The First Step

I didn’t know I was victim of domestic violence until the ‘Pretty Face’ challenge on Instagram until the fall of 2014.

Early one morning, I received a text from a friend who wanted to tell me her idea for the challenge and to ask my permission to use my photograph. She was tagged to do the ‘Pretty Face’ challenge on Instagram which consisted of posting pictures of yourself (at your beautiful best) and tagging other attractive people (mostly women- how sexist) to do the same.

Her challenge had a twist. She wanted to use this platform to showcase herself and her friends who are both beautiful, and also victims of domestic violence to say: being pretty isn’t enough; anyone can suffer from domestic violence.

I stopped. Was I a victim of domestic violence?

I recently read an article by Dee Barnes, a journalist from the 1990’s, who wrote about her physical attack by the producer, rapper, and Beats By Dre’s own Dr. Dre. Over the years, stories of Dr. Dre’s abusive behavior towards women have circulated, and Barnes took this opportunity to shed light on her story again after the recent release of Dre’s group, NWA, biopic Straight Out of Compton.

In 1991, Dr. Dre commented on the allegations by saying ,“[If] somebody fucks with me, I’m gonna fuck with them,” he told Rolling Stone. “ I just did it…. It ain’t no big thing — I just threw her through a door.” In Rolling Stone’s recent current cover story about Dr. Dre and Ice Cube, the rapper addressed assault claims again stating: “I made some fucking horrible mistakes in my life.”

I saw the film opening night, and thought it was great. I even wore my Dr. Dre Chronic t-shirt. The acting and cinematography were impeccable, and I recommended it to everyone.. However after reading Barnes’ article and watching an interview of singer Michel’le (Dr. Dre’s ex who has stated she also was a victim), I began to think of the misogynistic nature within our communities and society, the absence of these stories in narratives, and the overall lack of acknowledgment and discussion in general on such a prevalent issue. I thought of my own personal experience, and how difficult it is to acknowledge the existence of abuse.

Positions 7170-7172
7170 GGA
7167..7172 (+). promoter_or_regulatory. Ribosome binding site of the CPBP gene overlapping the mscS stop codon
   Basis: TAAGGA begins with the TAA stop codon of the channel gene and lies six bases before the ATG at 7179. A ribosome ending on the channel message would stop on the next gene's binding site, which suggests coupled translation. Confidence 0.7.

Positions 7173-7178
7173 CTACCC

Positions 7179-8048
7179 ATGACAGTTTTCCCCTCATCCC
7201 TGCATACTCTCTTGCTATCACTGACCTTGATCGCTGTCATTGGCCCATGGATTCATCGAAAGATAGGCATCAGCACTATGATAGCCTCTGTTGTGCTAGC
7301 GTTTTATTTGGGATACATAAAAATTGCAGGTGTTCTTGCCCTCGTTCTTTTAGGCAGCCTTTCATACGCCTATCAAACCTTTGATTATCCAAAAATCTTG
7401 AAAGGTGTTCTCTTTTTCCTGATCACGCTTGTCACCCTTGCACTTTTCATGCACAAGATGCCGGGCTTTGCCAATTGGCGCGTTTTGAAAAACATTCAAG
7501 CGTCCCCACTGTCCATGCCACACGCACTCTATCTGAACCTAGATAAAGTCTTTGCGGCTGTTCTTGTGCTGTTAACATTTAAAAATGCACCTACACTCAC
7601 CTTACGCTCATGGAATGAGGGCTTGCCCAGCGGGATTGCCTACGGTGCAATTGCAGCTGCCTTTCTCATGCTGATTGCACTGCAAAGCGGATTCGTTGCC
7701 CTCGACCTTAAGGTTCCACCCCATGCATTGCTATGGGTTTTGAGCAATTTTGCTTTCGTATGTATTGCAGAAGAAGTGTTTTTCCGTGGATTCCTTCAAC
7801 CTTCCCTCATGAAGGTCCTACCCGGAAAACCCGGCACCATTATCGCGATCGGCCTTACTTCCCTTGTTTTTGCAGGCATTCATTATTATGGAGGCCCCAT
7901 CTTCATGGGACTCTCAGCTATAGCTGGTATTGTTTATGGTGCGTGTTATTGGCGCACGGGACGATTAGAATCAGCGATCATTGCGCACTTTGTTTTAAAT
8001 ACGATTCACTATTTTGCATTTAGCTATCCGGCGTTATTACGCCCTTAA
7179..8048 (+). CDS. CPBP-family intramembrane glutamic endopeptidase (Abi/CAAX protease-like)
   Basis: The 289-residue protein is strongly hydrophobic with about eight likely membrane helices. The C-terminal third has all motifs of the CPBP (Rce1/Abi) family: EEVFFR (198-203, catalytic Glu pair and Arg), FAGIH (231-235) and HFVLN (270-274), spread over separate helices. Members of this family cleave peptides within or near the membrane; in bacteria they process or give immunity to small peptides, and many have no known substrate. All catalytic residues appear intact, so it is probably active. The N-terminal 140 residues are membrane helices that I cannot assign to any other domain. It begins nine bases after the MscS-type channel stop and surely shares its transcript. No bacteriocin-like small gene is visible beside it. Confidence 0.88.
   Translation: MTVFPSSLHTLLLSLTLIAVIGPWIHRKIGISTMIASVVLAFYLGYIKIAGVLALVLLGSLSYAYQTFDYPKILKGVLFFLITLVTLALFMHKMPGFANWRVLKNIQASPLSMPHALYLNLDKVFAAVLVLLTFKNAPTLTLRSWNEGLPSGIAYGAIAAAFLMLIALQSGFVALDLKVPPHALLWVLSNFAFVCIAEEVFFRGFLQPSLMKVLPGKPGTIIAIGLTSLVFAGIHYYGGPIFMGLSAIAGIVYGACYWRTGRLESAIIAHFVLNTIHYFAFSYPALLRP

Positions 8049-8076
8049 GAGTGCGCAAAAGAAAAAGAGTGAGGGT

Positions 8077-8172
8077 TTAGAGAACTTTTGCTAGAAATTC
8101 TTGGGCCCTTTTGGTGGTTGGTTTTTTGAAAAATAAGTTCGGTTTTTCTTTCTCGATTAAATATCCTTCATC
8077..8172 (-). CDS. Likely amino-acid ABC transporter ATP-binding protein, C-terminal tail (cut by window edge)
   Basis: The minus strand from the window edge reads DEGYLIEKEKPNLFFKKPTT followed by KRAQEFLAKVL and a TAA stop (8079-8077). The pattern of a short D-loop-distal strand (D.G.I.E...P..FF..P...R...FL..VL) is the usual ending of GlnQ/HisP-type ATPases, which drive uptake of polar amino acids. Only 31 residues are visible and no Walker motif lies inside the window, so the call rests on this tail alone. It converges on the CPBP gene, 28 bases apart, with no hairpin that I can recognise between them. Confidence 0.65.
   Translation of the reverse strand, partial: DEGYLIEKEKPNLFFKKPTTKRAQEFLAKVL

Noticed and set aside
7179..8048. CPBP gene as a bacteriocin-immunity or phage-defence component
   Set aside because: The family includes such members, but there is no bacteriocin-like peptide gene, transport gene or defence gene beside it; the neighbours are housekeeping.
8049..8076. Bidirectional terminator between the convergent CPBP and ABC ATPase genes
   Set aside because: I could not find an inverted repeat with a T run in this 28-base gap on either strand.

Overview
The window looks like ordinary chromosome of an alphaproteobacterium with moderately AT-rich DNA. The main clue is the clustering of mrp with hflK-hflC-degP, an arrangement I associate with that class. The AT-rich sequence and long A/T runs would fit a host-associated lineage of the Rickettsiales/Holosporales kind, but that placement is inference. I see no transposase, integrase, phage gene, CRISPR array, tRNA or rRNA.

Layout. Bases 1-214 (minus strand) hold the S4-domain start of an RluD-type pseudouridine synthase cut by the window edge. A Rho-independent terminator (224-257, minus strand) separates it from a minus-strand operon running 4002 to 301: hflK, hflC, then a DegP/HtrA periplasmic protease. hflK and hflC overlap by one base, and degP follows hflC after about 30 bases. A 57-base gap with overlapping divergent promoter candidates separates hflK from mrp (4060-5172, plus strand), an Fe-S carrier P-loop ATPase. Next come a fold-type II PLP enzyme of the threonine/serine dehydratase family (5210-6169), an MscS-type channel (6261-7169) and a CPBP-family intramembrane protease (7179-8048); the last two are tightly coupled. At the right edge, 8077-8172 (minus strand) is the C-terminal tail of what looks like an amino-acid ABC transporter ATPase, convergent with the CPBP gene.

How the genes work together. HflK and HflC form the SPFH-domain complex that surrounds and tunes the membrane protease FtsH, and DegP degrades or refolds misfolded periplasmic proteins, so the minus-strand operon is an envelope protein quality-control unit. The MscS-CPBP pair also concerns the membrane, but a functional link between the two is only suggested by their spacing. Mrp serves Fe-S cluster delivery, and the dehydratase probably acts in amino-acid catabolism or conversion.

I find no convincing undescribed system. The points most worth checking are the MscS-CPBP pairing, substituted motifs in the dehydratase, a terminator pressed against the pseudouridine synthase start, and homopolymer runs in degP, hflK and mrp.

I suffered in an emotionally, later to become physical, abusive and tumultuous off and never on relationship with someone I met in college at nineteen. I loved him, more than I loved myself. I stopped communicating with him all together this year at 28. I didn’t realize how fucked up it was, we were, until I started to moved on. Sometimes you can’t see the forest for the trees.

My friend was referring to a situation that happened in 2012, in which he and I were on vacation together. The altercation started at a theme park, and the tension escalated the rest of the trip. He did not punch or hit me. I still say that with pride, as if everything else that happened was acceptable.

I brushed it off, and only left for a night after receiving frantic calls from my sister, mom, and two best friends who told me to get the hell out of there. We never talked about it. He never apologized, and it never happened again. I put it in the back of my mind.

After receiving the text from my friend regarding the challenge two years after the incident, I ended up texting that same best friend I called after the altercation years before.

“Am I a victim of domestic violence?” I asked.

“Yes,” she replied.

I ended up not allowing my friend to use my picture for the domestic violence ‘Pretty Face’ challenge post. I didn’t want people to know. I was embarrassed. I still have a difficult time saying that I am a victim. The word victim makes me feel like I’m powerless or damaged. I never want people to pity or feel sorry for me. The connotation of domestic violence seems much worse than what I experienced. That in itself is still my denial. The more I talk about it, and the more I express it, the more I realize I have a story and a voice. There is strength in vulnerability, and lessons from pain, even triumph. Sitting around talking with friends, you realize you are not alone. I realize it’s okay to accept that I have experienced abuse by the hands of a man and slowly, I am becoming more and more comfortable with that truth. My truth.

My friend wrote:

“Sadly, the women pictured are not even half of the women that I know who have shared personal stories of abuse with me over the years. These are just the small few who wanted you to know that their pretty faces haven’t always been so pretty.”

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